Over the past 200 years, our knowledge of stars has expanded enormously. From seeing myriad dots of different brightnesses, we moved on to measure distances, temperatures, sizes, chemical compositions, even ages, finding stars that dwarf our Sun and are dwarfed by it, some in their youth, others ancient.
First published in 2001, Extreme Stars describes the lives of stars from a fascinating perspective. It examines their amazing extremes and results in an engaging overview of stellar evolution, suitable for anyone interested in viewing or studying stars. Ten chapters, generously illustrated throughout, explain the natures of the brightest, the largest, the hottest, the youngest, and so on, ending with a selection of the strangest stars the Universe has to offer.
Taken as a whole, the chapters in Extreme Stars show how stars develop and die and how each extreme turns into another under the inexorable twin forces of time and gravity.
1. Sun and stars
2. The faintest (and coolest) stars
3. The coolest stars ... continued
4. The hottest stars
5. The brightest stars
6. The largest stars
7. The smallest stars
8. The youngest stars
9. The oldest stars
10. The strangest stars
"Extreme Stars is an excellent, well-illustrated introduction to the vagaries of stellar life. [...] Kaler's outstanding ability to clarify complex processes has made this book the best introduction to stellar evolution that I have read."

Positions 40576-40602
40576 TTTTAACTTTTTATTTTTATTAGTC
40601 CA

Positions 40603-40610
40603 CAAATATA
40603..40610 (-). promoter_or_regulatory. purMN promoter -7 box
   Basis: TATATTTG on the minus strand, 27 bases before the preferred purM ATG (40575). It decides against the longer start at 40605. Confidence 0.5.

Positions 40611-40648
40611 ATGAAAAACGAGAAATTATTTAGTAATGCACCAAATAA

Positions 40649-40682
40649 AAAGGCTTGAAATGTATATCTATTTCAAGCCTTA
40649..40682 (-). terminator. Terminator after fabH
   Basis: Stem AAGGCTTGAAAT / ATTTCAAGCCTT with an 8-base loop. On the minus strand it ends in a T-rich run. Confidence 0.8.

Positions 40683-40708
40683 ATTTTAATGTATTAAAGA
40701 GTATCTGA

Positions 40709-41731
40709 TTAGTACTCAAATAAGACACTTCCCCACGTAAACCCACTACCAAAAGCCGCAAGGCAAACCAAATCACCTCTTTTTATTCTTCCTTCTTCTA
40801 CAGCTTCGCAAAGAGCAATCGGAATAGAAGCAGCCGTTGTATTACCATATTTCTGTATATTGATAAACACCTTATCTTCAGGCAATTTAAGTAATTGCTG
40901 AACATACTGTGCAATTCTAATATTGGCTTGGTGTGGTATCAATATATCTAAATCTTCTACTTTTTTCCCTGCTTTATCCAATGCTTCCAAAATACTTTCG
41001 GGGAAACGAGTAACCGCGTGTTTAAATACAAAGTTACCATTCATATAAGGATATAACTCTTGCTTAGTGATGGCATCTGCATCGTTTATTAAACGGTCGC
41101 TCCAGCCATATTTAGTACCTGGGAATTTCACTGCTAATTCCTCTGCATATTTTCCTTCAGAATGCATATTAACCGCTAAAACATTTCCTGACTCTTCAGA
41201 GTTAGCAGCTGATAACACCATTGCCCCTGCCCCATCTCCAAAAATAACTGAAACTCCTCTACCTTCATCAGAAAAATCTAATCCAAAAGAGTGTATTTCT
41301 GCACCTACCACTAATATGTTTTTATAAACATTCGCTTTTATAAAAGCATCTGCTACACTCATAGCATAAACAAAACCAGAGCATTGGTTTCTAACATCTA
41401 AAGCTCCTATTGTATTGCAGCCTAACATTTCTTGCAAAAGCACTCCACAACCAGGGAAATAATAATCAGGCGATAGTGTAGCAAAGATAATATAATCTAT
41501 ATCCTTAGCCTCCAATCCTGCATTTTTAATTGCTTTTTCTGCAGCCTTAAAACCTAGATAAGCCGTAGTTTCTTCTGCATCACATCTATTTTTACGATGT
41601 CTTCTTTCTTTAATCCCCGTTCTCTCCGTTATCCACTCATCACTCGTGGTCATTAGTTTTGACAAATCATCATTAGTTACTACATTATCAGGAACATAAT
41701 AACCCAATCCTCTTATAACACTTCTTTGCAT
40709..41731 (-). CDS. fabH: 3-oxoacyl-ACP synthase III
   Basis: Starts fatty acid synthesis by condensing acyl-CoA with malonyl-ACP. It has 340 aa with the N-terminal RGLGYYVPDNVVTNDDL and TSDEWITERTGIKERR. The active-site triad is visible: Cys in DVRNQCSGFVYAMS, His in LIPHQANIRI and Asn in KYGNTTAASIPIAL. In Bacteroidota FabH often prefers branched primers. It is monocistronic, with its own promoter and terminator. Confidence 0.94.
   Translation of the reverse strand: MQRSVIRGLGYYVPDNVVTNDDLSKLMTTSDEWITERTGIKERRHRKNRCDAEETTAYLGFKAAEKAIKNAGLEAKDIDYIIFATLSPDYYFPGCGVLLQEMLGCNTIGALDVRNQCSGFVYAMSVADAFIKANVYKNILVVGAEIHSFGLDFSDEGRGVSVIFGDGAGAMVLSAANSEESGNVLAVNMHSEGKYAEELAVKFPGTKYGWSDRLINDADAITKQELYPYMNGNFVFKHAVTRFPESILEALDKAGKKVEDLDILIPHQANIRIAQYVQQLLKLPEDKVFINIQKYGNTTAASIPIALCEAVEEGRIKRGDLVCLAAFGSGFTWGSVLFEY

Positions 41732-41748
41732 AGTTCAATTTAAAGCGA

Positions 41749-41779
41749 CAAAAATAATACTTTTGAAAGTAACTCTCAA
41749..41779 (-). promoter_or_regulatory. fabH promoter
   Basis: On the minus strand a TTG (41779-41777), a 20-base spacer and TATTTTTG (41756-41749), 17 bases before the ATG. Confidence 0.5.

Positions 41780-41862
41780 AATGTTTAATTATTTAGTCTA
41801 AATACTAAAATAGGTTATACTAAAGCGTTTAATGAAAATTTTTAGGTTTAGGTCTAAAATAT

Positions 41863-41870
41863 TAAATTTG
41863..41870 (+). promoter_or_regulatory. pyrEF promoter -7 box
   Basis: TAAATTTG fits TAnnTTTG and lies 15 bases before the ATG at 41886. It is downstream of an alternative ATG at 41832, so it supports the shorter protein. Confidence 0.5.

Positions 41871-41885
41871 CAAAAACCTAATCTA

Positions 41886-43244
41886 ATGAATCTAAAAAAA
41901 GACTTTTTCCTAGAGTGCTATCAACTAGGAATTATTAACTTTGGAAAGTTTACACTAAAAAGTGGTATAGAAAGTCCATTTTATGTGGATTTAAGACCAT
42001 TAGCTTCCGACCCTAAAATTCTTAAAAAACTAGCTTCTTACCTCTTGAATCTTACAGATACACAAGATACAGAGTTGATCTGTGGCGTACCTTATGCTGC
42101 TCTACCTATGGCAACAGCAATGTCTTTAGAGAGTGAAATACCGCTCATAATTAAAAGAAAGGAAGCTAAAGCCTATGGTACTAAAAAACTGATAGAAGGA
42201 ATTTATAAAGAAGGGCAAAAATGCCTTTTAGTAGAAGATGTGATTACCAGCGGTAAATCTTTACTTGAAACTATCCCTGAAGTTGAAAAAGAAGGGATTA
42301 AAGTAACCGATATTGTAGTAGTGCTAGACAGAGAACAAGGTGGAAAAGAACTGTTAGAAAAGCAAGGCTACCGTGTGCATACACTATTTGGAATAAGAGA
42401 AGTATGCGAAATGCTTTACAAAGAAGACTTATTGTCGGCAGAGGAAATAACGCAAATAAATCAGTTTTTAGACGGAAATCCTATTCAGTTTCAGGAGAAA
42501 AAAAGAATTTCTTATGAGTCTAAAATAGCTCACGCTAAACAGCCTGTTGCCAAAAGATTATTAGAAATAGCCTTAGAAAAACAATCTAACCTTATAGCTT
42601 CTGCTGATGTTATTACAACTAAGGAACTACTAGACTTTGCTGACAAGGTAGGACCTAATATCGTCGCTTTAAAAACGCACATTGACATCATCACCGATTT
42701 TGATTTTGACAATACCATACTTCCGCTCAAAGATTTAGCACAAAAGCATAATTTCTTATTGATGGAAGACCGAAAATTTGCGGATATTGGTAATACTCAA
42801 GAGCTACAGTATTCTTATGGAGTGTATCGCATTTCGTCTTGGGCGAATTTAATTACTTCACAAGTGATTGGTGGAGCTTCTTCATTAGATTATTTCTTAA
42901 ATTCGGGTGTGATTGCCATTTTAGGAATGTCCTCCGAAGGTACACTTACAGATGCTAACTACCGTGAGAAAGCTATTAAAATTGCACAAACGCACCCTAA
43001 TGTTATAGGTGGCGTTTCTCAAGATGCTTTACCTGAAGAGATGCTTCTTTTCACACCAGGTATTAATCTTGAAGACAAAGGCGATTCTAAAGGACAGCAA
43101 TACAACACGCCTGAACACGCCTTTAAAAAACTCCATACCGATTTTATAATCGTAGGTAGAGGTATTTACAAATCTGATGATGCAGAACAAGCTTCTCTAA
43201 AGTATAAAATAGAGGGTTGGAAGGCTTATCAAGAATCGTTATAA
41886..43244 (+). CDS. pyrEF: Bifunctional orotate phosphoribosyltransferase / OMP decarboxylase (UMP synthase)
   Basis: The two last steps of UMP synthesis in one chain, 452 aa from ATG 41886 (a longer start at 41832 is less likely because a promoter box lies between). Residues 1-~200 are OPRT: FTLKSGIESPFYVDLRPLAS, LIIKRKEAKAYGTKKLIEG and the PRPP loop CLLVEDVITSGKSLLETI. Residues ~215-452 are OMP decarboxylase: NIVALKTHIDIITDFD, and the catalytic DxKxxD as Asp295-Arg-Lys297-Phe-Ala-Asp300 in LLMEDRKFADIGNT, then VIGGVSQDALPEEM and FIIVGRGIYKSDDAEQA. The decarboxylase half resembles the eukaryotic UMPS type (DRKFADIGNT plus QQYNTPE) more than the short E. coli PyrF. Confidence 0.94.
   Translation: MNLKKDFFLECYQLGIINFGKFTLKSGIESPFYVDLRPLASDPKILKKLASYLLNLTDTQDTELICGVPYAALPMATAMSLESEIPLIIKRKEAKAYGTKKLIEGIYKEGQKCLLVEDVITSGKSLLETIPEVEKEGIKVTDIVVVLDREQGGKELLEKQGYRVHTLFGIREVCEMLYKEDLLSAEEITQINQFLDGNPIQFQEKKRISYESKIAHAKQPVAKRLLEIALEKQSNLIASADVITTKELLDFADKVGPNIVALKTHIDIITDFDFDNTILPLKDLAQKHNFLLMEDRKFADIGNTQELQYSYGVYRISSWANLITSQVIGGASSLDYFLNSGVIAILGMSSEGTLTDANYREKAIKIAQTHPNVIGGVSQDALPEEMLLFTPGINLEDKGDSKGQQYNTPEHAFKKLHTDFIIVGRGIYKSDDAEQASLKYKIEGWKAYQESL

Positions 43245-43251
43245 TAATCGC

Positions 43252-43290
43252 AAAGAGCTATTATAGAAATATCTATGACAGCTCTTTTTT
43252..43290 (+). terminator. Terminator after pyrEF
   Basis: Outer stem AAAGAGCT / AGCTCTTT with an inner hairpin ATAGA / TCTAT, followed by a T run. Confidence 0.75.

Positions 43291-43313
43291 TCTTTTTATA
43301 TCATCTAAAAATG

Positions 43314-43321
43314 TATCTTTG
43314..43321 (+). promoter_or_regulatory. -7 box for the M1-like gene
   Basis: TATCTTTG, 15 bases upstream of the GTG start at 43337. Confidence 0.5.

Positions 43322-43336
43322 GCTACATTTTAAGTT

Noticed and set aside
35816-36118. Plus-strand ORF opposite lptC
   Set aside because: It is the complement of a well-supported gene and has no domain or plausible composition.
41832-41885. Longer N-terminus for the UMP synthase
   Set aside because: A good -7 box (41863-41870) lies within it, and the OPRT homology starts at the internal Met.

- David Hughes, New Scientist
"[...] the journey that Kaler takes us on is not a conventional one. Rather than simply relating how stars with particular masses are born, live and die, he examines, in turn, stars which would win some accolade in the Guinness Book of Records, as, for example, the coolest, the brightest or the oldest. A strength of this approach is that Kaler is able to delight in bringing out just how awesome some apparently ordinary looking stars are. He provides plenty of named examples that you could see for yourself in the night sky. Along the way he covers a great deal of stellar astrophysics."
- Alan Longstaff, Popular Astronomy
"This book takes the reader on a trip through a whole zoo of different stars [...] exhilarating [...] There are excellent explanations of the physics of what is going on and a good collection of photographs [...] this is a very good book which shows that there are things in astronomy that are at least as interesting and complex as those in cosmology."
- John Dyson, Astronomy Now
"[...] very readable, very clearly written and contains a lot of factual information. It gives the reader a good perspective on the wide range of phenomena coming under the subject of stellar astronomy."
- American Association of Variable Star Observers Bookstore